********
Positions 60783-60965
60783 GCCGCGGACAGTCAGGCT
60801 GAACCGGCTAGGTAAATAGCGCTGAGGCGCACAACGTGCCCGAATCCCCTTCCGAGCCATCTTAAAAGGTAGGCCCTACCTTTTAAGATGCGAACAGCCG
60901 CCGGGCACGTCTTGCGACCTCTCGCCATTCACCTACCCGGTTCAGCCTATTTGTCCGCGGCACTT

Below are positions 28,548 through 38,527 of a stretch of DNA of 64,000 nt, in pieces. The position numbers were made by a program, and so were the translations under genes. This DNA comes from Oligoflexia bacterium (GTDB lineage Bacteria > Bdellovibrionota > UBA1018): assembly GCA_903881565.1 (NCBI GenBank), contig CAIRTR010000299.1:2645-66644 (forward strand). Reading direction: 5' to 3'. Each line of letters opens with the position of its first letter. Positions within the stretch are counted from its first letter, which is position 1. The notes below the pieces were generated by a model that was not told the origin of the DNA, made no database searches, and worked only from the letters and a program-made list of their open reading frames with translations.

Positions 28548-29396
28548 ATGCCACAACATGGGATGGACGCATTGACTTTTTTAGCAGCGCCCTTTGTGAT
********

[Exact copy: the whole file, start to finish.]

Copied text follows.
Positions 60783-60965
60783 GCCGCGGACAGTCAGGCT
60801 GAACCGGCTAGGTAAATAGCGCTGAGGCGCACAACGTGCCCGAATCCCCTTCCGAGCCATCTTAAAAGGTAGGCCCTACCTTTTAAGATGCGAACAGCCG
60901 CCGGGCACGTCTTGCGACCTCTCGCCATTCACCTACCCGGTTCAGCCTATTTGTCCGCGGCACTT

Below are positions 28,548 through 38,527 of a stretch of DNA of 64,000 nt, in pieces. The position numbers were made by a program, and so were the translations under genes. This DNA comes from Oligoflexia bacterium (GTDB lineage Bacteria > Bdellovibrionota > UBA1018): assembly GCA_903881565.1 (NCBI GenBank), contig CAIRTR010000299.1:2645-66644 (forward strand). Reading direction: 5' to 3'. Each line of letters opens with the position of its first letter. Positions within the stretch are counted from its first letter, which is position 1. The notes below the pieces were generated by a model that was not told the origin of the DNA, made no database searches, and worked only from the letters and a program-made list of their open reading frames with translations.

Positions 28548-29396
28548 ATGCCACAACATGGGATGGACGCATTGACTTTTTTAGCAGCGCCCTTTGTGAT